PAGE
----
On your phone, your tablet, your Kindle, your Nook, your laptop or PC…it’s a beautiful thing.
Remember libraries—those venerable institutions stacked with books and reference information that began going out of style with the advent of the internet? Just a heads up, they are still in the business of lending you books and access to all sorts of juicy information for free. And now that libraries have extended their collections to include eBooks, you don’t even have to drive to the local library to enjoy a literary smorgasbord. If you are a student, they also give you access to academic journals and subscriptions that are very beneficial for all those research projects.
It took me a while before I made the happy discovery that libraries have kept up with the times, updating their collections to include digital content (not just eBooks, but audiobooks, music, and movies too). Digital is the way I roll, baby. Oh the wonderful books I’ve read for free, even though I haven’t visited a library since we lived in Houston, when I had to physically present myself to get a library card. That hasn’t changed by the way. They still require their patrons to use a library card in order to have borrowing privileges.
This is very happy news for you, your bank account, and especially your spouse—who is probably the one tasked with finding ways to support your book habit without compromising the savings account.
How do you download library books to your device?
The key is in the OverDrive media app. Don’t worry; it’s free. I’ve borrowed eBooks from libraries in several different states, and different counties within those states, and so far they’ve all used this same process. If for some reason you find that your library doesn’t use the OverDrive app, I’m sure it’s a similar process with whatever app they do use.
Step 1: Download the Overdrive Media app to your device. Once again, it’s free, and available for iPhone, iPad, Android, Windows, Nook (HD/ HD+), and Kindle Fire (HD/ HDX).
Step 2: Add your local library to the app, the one you have a library card for. You do this in the menu options that appear on the left side of the screen.
Step 3: Go to your library to start browsing the books available. To do this, just tap on the library you just added, or go to your bookshelf and tap Add Books from… insert library name here. Once on your library website, you can use the menu options at the top of the page to browse genres (top left), or you can do a search for a specific book, series, or author (magnifying glass).
Step 4: Log in to your account. Before checking out your chosen book(s), or putting a hold on one, you’ll have to log in. The library will require your library card barcode number, and some will require an additional pin number or password. You can recover that info the same way you would as if you had lost it, by clicking “forgot password”.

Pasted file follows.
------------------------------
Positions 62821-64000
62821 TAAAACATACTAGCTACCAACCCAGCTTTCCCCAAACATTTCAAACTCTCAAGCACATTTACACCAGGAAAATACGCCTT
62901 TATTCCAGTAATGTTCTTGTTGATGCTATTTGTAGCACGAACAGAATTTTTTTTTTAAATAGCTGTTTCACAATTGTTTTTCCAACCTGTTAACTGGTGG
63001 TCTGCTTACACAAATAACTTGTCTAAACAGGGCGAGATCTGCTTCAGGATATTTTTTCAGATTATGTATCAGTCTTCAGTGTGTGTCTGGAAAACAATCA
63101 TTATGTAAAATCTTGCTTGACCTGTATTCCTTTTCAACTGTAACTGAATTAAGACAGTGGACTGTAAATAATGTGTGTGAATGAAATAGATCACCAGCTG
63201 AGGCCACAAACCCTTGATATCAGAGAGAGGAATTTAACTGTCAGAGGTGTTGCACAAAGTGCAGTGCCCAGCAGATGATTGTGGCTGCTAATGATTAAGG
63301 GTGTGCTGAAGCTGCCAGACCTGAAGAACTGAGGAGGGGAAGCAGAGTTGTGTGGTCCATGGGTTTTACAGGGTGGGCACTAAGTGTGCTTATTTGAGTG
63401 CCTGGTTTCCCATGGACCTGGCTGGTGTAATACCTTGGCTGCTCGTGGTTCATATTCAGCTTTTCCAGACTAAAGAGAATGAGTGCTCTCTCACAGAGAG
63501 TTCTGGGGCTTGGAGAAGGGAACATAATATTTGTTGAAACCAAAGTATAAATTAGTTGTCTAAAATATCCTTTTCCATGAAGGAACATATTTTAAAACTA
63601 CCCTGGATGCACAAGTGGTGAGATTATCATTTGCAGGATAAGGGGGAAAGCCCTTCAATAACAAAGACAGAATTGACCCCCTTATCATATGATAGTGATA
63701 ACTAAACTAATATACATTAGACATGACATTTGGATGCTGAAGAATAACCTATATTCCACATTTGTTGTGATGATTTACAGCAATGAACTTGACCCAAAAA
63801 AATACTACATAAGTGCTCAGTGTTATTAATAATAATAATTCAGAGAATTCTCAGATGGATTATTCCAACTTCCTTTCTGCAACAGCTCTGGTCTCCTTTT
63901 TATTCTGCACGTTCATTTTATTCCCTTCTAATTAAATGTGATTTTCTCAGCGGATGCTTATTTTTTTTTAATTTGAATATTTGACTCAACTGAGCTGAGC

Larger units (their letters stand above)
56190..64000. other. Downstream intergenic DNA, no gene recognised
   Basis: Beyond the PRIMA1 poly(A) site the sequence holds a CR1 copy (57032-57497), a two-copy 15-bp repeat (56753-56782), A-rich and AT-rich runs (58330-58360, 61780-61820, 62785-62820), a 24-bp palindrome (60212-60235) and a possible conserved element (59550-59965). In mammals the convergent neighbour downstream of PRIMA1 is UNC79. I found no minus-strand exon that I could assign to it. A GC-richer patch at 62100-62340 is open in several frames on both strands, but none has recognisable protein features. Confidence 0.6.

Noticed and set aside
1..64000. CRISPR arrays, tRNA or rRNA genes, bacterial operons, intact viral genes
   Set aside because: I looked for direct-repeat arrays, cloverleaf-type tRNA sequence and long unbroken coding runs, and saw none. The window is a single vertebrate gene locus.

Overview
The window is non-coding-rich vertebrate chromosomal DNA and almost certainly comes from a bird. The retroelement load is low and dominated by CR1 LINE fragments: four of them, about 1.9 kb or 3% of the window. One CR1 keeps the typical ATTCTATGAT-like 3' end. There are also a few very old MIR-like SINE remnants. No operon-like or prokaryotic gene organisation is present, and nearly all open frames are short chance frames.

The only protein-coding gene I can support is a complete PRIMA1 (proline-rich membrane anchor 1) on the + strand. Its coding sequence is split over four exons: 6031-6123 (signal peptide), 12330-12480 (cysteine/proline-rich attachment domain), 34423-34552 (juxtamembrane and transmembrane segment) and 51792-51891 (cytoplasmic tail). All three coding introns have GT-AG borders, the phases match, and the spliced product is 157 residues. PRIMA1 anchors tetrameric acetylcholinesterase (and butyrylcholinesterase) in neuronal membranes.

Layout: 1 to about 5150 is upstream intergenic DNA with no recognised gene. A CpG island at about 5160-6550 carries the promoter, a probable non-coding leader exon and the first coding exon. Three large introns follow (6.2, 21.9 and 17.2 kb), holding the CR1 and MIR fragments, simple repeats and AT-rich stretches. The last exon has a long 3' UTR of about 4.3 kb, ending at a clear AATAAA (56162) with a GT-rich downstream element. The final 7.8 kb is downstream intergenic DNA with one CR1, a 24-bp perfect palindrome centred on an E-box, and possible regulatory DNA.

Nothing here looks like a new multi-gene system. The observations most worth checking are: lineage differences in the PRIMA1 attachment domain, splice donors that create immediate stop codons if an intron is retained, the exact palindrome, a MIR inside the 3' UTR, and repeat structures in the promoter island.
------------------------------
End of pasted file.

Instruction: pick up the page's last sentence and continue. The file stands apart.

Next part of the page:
*If you don’t have a library card, many libraries will allow you to apply for one online, others require you to present yourself in person with a proof of address.
Step 5: Borrow the book. Once you’ve checked it out, it will appear on your library’s website on your bookshelf. It will not appear on your device bookshelf until you download it.
Step 6: Choose the preferred book format.
The three most common formats for eBooks are: EPub, PDF, and Kindle. For audiobooks, most libraries offer WMA and MP3. You will be presented with some of these options before downloading your eBook. If you are using the Overdrive App on the Nook, you’ll need to choose download in one of these formats: PDF, EPub, or MP3. Kindle users can download Kindle and MP3 formats. WMA audio format only works on Windows devices.
Step 7: Download the title. You’ll need to go to your library bookshelf (seen in the above left photo), and from there choose from the books you have checked out.
For all formats besides Kindle, your borrowed book will appear on the Overdrive Media Bookshelf (above right photo). It might take a minute to download, and you can expect audiobooks to take a bit longer. It’s fastest to do this when WiFi is available. Once your book is on the bookshelf you can read it anytime, anywhere and you won’t need an internet connection to do so.
If you’re reading with the Kindle app or device, when you click download it will send you through the additional step of logging on to your Amazon account and delivering the book to the device of your choosing, but it’s only a short detour. Once you’ve delivered the book, you only have to go to your Kindle library (not the OverDrive library), sync it (if you don’t have it set to automatically do so), and download the title. You should also see that book available in the Kindle app on your other devices when synced, so you won’t be limited to reading it on the first device you downloaded it on.
There it is, how you can read library books on pretty much any device. I get picture books for my preschooler, some Juni B. Jones for my first grader, plus anything else I can find that I want to read. I even created an OverDrive Media login which makes it possible for the app to record my reading progress and bookmarks, so that when I pick up my read on another device it places me wherever I left off. You can also download music and movies! So, go dust off your library card folks!
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I’m a technological enthusiast with a completely unrelated degree in English Literature. I’ve also been known to dabble in photography and DIY furniture refinishing, with occasional stints of fitness sprinkled among all of the above.